Rita Somogyi, Spencer Smith, Jonathan Kark, Won Hyung A. Ryu, Jung Yoo

Age-Based Incidence of Dens Fracture Has Unimodal Distribution Rather Than Commonly Claimed Bimodal Distribution

  • Orthopedics and Sports Medicine
  • Surgery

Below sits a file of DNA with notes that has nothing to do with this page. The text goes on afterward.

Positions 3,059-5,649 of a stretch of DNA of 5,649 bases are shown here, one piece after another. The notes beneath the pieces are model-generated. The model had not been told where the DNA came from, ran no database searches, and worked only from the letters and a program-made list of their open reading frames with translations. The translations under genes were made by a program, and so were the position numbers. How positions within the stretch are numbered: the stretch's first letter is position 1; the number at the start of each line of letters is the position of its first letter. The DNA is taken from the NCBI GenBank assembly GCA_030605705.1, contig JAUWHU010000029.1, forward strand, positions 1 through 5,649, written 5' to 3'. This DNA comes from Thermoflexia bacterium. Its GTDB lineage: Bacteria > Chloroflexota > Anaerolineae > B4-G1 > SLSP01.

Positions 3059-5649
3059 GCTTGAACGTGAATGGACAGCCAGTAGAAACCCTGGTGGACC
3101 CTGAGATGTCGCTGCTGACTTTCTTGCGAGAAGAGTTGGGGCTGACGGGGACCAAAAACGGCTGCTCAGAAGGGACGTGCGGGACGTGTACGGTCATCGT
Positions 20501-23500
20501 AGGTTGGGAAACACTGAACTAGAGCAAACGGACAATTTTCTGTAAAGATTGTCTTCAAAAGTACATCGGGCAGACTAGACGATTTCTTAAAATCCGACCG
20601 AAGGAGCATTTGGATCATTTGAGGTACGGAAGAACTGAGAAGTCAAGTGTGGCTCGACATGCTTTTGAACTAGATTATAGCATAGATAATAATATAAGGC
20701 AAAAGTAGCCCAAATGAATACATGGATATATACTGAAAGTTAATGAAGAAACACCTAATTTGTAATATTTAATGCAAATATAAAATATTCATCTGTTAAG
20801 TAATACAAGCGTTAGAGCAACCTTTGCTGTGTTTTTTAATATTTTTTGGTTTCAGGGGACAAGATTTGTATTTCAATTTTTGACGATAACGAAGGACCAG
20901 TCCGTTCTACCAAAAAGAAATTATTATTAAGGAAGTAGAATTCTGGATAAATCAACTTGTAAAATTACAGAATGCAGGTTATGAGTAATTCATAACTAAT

Background: Type-II dens fractures have long been described in the literature as occurring in a bimodal distribution, peaking in young adulthood as well as in older adulthood; however, the origin of this claim is unclear. The primary goal of this study was to examine the incidence of type-II dens fractures and assess for bimodality. Methods: This is a retrospective cross-sectional review of the National Trauma Data Bank (NTDB) records on traumatic type-II dens fractures between October 2015 and December 2016. Rates were obtained from the NTDB, and the incidence per 100,000 was ascertained by utilizing U.S. Census data from 2016. Subgroupings by gender and Black or White race were also examined. Results: Dens fractures occur unimodally, peaking around 89 years of age overall, skewed left by high rates in older White adults. The Black subgroup demonstrated trimodality, with the fracture incidence peaking at 25, 62, and 82 years of age. Rates among Black and White patients were similar until age 65, after which dens fractures occurred disproportionately in White patients. Fractures prior to age 75 occurred predominantly in men. Conclusions: The evidence derived in this study challenges the common belief that type-II dens fractures occur bimodally across the entire population. However, there remains utility in considering younger and older patients as distinct groups for the purposes of management.

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